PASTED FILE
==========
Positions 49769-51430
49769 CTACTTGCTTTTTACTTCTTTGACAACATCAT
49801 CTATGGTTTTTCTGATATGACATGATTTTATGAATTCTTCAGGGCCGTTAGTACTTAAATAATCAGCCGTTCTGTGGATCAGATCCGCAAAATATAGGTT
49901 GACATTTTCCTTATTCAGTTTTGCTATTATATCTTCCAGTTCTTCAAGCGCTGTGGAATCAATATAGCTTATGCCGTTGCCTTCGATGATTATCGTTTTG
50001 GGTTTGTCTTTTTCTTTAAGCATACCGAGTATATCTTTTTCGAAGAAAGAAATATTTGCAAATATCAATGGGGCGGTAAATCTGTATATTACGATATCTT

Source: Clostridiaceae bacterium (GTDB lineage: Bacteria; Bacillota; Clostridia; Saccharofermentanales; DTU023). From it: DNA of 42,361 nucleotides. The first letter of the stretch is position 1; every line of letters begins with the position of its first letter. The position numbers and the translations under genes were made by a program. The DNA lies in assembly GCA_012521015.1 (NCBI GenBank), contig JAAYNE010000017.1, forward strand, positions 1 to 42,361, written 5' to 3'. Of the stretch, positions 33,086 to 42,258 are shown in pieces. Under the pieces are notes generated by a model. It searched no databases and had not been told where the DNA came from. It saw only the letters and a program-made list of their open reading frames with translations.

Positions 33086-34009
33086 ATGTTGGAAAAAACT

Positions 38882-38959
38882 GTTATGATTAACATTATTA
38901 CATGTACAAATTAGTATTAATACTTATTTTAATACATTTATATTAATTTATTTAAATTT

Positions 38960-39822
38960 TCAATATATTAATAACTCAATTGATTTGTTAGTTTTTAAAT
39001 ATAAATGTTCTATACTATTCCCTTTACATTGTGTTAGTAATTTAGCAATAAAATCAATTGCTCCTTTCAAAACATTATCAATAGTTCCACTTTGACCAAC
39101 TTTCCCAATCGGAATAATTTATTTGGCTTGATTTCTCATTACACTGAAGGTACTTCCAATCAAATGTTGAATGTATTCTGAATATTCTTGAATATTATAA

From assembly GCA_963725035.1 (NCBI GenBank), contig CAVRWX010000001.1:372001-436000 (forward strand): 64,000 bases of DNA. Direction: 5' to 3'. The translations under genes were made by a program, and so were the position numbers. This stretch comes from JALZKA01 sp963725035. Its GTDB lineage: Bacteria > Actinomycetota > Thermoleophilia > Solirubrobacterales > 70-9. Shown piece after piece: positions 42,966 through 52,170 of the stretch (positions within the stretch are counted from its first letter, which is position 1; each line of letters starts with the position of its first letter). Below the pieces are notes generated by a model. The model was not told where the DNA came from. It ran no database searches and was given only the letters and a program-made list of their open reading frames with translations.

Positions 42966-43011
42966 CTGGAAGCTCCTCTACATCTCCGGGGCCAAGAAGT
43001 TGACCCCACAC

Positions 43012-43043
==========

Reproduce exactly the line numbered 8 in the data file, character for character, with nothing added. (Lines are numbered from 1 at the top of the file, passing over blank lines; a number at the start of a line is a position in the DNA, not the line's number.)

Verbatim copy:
33086 ATGTTGGAAAAAACT